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WEDNESDAY, June 23 (HealthDay News) -- Underinsured black breast cancer patients have worse survival outcomes than underinsured white patients, a new U.S. study has found.
Researchers analyzed the records of 574 breast cancer patients treated at Wishard Memorial Hospital in Indianapolis between Jan. 1, 1997 and Feb. 28, 2006, and found that 84% of these patients were underinsured.
The study authors noted that black patients had more advanced breast cancer at diagnosis and poorer cancer-specific survival outcomes than whites. But after adjusting for age, cancer stage and other factors, they found that race was no longer significantly associated with breast cancer-related death.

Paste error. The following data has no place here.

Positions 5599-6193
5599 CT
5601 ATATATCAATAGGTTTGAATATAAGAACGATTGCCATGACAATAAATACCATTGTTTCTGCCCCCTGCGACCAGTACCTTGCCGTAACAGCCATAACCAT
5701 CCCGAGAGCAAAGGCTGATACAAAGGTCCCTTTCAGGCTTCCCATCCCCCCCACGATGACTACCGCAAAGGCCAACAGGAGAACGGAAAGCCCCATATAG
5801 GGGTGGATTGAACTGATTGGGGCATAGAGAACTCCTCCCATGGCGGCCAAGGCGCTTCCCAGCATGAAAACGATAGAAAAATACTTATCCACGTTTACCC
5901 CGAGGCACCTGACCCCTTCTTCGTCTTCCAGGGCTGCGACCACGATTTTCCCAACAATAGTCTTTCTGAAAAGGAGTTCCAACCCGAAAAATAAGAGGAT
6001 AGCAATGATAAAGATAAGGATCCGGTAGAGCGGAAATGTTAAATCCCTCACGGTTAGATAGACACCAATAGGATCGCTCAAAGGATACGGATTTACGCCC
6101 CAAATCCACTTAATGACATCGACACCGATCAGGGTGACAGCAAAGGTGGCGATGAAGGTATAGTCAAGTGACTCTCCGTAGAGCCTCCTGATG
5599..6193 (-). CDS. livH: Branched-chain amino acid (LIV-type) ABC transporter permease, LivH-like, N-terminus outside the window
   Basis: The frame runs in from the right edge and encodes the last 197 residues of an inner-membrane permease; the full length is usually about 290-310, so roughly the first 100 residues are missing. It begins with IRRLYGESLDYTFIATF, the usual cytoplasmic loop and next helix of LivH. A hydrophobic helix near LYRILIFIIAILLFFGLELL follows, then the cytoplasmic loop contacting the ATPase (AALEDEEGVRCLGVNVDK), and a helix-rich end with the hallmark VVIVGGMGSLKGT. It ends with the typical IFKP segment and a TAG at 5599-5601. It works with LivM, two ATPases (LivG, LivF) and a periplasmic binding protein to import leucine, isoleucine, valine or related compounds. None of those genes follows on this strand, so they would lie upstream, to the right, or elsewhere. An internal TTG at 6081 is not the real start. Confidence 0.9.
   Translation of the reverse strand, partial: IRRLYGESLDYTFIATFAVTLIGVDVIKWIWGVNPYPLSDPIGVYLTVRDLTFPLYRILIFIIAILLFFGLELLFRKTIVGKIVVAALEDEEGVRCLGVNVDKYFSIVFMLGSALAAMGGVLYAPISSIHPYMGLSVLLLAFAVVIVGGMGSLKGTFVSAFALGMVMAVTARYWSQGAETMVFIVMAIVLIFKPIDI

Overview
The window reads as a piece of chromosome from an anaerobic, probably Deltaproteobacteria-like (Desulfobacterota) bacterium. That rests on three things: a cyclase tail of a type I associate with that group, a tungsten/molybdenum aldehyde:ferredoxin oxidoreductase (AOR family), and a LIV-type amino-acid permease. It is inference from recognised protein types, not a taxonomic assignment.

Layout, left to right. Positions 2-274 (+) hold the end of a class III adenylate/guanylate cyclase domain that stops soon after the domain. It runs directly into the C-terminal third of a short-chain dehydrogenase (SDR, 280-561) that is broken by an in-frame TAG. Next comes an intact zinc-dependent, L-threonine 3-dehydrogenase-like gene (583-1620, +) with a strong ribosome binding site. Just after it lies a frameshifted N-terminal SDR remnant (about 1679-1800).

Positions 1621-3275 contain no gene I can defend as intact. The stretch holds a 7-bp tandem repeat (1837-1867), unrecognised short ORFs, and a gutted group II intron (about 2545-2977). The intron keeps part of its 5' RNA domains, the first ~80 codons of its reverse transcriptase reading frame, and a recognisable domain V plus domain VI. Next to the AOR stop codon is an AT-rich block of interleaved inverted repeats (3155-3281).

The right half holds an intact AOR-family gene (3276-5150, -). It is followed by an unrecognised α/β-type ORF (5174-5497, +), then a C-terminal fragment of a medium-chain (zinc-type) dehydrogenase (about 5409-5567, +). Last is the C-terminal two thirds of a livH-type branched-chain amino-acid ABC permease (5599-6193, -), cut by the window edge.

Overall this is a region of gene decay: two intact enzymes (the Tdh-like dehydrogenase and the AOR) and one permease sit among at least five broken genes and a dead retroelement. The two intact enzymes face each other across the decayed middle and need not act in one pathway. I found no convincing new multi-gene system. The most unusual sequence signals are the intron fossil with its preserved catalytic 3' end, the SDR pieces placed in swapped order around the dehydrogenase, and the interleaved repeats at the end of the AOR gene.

In addition, contrary to previous study findings, black women were as likely as white women to opt for breast-conserving procedures and "adjuvant" therapy, which is therapy given after the completion of the initial treatment -- such as chemotherapy, radiation or hormone therapy -- to lower the risk of cancer recurrence.
"Despite the similar surgical care and adjuvant therapy, African American women in this study had lower overall and breast cancer-specific survival compared with non-Hispanic white women. After adjustment for competing causes of death, the survival disparity between African American and non-Hispanic white women appears to be attributable in part to differences in clinical and socio-demographic factors between the groups," Dr. Ian K. Komenaka of Wishard Memorial Hospital and colleagues concluded in their report, published online June 23 in the Journal of the National Cancer Institute.
Socio-demographic factors include variables such as income, education level and access to health care, they explained.
"The point of the study is that many factors are important: surgery, adjuvant therapy, biologic and clinical factors, and socio-demographic variables," Komenaka said in a news release from the journal's publisher.
-- Robert Preidt
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